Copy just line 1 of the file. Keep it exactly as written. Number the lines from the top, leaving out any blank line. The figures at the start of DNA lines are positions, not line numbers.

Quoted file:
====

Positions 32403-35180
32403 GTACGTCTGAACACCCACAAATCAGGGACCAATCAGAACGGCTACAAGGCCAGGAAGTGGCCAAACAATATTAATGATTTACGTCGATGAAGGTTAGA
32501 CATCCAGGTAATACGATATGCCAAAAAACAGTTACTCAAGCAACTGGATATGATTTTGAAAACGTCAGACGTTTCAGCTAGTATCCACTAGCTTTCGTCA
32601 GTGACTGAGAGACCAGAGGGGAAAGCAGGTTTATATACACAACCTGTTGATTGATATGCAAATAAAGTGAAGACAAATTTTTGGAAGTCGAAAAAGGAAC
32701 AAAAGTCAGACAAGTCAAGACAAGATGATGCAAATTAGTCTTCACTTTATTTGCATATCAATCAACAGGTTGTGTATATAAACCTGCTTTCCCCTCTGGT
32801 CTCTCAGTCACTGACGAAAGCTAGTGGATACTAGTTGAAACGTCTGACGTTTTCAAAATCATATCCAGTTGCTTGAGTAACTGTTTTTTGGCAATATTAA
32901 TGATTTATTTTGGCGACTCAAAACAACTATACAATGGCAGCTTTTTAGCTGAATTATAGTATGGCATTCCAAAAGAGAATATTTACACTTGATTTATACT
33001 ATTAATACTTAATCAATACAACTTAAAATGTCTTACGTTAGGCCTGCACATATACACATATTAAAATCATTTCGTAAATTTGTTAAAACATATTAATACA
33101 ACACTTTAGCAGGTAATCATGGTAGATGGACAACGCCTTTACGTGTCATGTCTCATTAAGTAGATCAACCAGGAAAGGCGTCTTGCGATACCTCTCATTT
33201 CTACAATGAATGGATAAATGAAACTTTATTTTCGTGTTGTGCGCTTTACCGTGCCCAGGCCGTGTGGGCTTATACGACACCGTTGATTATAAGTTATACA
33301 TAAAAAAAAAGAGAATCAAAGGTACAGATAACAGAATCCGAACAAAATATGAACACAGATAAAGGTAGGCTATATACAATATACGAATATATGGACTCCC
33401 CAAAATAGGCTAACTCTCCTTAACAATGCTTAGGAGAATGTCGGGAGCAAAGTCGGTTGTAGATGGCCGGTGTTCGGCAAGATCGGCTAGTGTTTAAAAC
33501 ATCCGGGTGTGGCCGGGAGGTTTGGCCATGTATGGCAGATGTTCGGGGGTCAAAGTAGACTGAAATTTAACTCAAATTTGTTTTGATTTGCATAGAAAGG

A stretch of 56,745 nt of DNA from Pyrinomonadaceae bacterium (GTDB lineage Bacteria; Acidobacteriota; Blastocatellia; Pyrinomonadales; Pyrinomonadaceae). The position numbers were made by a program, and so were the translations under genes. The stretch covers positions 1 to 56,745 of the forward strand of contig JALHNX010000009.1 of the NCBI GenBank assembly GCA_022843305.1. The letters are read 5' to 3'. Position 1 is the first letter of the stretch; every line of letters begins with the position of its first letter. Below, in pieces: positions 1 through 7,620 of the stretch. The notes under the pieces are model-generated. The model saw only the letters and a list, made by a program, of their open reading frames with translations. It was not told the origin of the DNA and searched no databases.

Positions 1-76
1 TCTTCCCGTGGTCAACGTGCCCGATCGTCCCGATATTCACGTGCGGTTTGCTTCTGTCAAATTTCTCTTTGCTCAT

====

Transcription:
Positions 32403-35180